The reason for that is the trust that great part of foreign investor has in the Brazilian currency stability. Besides, even the investor in foreign funds with a registration at the Brazilian stock exchange, leaving the Brazilian portfolio as happened during most difficult days , when the stock exchange falls and the crisis of Asian tigers, most of the foreign investors still thinking that Brazil is one of the most important - or the most important - emergent economies in the world.
What I want to present here is not the stock exchange crisis or the possible flight of foreign capital, but the consistency or not of the Brazilian exchange policy.
"Specialists" affirm that Real overvalued if compared to US Dollar about 20% up to 25%. If such fact is true, the purchase power of our exports would only be retaken if there was a devaluation from 20% up to 25%.
Other "specialists" believe that the Brazilian exchange overvaluation not just compared with the US Dollar, but with a basic basket of currencies, would oscillate between 7% and 10%.
The question is: if the government devalues the exchange by 15%, for example, would we be obtaining a result proportionally superior in the Current Account of our Balance of Payments? The answer would be "no", especially because the Brazilian exports are growing continually, although the imports still larger than our sales abroad.
Another point would be: if Dollar be devaluated 15% with respect to Real, would the rate of internal inflation arise in the same proportion? The answer is, seemingly, no, because in spite of the exchange anchor be considered the sustenance base of Brazilian monetary stability, the inflation doesn't arise because the strong desindexation that happened in the economy of our country. Thus, the stability in fact is sustained by the break in the inflationary memory as a consequence of the end of official indexation generalized at the whole country.
It is evident that an exchange massive devaluation could create a rise movement in the prices of imported products and others products that, manufactured in the internal market, have a high composition of imported raw materials. But the devaluation would not have more strength because certain sectors as electronics and automobiles are with relatively high stocks and, in some cases, in elevation process.
Another subject that could be discussed: which limit of safety should Brazil have in its exchange reserves, to allow an effective exchange anchor? The answer coming from discussion among specialists says that it would be around 22 up to 25 billion Dollars. Now, if our exchange reserves are today more than the double of those values, it is easy to suppose that the margin of the government's maneuver in the current exchange policy is much wider than we can imagine.
Official data of IMF show that in May 1997, when our reserves were US$ 57,2 billion, Brazil was in the eighth world position, overcoming United States, France, England and Italy.
Therefore, it could conclude that the limits of the Brazilian exchange reserves in the sustenance of the monetary stability of Real are based more in the generalized economy desindexation than in the volume of such reserves.
5. The International Finance Crisis and Capitalism
In spite of fleeing now from the specific theme, exchange or balance of payments, I take the initiative of approaching a subject that, if considered in a wide way, is running into the freedom. Freedom in all the aspects and, why not, exchange?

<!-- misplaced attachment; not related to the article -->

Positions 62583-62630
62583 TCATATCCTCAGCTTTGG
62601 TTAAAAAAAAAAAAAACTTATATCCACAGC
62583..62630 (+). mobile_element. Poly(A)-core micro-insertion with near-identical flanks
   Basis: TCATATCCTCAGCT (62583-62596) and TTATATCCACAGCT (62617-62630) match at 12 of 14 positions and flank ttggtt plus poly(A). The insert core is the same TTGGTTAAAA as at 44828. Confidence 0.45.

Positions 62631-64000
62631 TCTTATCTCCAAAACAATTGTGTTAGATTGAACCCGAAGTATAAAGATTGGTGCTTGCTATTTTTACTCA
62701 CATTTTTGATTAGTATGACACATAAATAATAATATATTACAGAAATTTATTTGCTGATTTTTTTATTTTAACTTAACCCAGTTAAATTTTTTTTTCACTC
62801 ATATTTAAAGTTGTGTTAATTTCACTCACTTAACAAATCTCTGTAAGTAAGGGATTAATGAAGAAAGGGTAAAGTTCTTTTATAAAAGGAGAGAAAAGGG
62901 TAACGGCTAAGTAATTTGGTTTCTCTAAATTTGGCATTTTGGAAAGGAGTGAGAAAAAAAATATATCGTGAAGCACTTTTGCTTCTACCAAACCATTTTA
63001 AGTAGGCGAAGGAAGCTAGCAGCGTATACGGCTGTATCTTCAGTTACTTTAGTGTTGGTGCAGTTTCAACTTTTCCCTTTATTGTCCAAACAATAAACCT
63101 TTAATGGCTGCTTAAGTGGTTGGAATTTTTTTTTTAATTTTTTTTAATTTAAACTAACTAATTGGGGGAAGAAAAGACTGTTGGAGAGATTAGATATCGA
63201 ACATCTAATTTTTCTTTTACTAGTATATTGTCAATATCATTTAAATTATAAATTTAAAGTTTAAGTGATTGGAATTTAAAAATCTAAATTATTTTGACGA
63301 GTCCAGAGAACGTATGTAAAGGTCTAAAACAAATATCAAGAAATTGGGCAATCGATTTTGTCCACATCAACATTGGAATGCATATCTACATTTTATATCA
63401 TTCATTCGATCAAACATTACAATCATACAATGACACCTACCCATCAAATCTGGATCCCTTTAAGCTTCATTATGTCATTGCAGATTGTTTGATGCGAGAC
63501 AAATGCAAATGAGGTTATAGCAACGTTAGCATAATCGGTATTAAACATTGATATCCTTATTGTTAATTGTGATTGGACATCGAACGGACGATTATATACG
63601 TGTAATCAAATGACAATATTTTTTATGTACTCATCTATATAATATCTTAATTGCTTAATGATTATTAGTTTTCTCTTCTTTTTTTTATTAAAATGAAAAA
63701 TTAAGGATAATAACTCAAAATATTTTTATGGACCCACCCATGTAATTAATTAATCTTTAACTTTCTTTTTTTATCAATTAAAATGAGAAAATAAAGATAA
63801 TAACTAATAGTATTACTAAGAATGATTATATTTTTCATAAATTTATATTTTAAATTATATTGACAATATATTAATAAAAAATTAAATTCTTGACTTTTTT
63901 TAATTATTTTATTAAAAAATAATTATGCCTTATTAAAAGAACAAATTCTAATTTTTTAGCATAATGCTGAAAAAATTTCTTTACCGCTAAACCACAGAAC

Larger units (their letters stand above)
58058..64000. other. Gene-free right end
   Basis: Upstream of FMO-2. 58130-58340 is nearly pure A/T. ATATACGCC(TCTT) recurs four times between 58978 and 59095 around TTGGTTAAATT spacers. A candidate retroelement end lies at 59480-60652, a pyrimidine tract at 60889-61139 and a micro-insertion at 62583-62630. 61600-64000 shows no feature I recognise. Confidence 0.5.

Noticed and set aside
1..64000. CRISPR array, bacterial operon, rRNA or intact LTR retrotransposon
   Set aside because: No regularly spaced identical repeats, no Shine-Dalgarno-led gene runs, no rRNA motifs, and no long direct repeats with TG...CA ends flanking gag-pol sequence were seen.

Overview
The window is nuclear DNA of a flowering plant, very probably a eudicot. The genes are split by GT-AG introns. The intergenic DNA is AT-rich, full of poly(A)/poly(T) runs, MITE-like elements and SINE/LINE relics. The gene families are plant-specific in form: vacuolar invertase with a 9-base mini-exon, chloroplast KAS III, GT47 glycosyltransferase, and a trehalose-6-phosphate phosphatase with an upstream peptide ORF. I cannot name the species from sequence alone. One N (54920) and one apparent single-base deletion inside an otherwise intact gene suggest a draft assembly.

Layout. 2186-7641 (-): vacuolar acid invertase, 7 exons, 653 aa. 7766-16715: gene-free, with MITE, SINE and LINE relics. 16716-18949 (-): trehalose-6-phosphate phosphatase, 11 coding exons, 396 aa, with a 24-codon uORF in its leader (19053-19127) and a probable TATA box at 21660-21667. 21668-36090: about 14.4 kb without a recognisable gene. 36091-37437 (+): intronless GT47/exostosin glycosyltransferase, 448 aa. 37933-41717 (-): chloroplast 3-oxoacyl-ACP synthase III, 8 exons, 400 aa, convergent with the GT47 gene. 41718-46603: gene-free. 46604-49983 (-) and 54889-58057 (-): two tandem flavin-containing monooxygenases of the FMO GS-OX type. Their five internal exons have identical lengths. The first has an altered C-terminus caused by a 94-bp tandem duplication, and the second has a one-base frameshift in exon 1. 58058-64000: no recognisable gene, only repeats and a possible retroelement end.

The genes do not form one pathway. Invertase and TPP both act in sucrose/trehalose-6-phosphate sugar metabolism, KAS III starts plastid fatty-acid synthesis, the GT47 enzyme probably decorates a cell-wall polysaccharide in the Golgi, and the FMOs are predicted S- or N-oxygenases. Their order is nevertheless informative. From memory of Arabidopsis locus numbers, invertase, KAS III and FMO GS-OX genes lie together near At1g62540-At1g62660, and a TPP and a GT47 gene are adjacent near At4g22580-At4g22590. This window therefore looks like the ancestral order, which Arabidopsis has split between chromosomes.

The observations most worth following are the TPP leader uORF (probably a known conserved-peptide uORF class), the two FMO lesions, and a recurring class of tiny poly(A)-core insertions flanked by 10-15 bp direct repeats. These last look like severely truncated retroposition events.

The financial crisis that has been affecting the Asian economies, from Thailand to South Korea, going through powerful Japan has been bringing to the world capitalist concerns about the close future of the most developed economies.
It is a serious crisis, if we consider the amount of losses since the beginning of world crisis in stock exchanges: nothing less than US$ 1.7 trillion , twice-Brazilian GDP of the year 1997.
The financial crisis that affected the stock exchanges, such as Tokyo and Hong Kong, also affected the Brazilian economy, because volatile capitals that are applied in the Brazilian finance market began a fast return movement causing damages in our exchange reserves (US$ 8.3 billion). Anything that is not avoidable, besides rise in interest rates and unpleasant fiscal measures.
But, what really matters in this evaluation are not also the recessive effects of high interest rates or the recessive effects of a "fiscal package". What matters here are the lessons of the recent history of the world economic system from the birth of the two great poles, the capitalist and the communist, until now.
As essence, the communist system (or the State present heavily in the economy) dropped as a castle of sand. Therefore, it exists today just as viable in the international scenery, the capitalist system as form of economic coexistence for the people.
The socialist alternative of State no more exists, what turns the capitalist road, in fact, the only acquaintance as viable in the short, medium and long terms.
And what has been happening with the capitalist system from the 1929 crisis up to 1998? The answer is simple: to each crisis, doesn’t matter what is its economic, political and social cost, the capitalist system has been strengthening. Starting from the fall of stock exchange in 1929, when the great crisis forced the interference of State in the market through the New Deal, under president F. D. Roosevelt, going by Lord Keynes's theory, the capitalist system strengthens.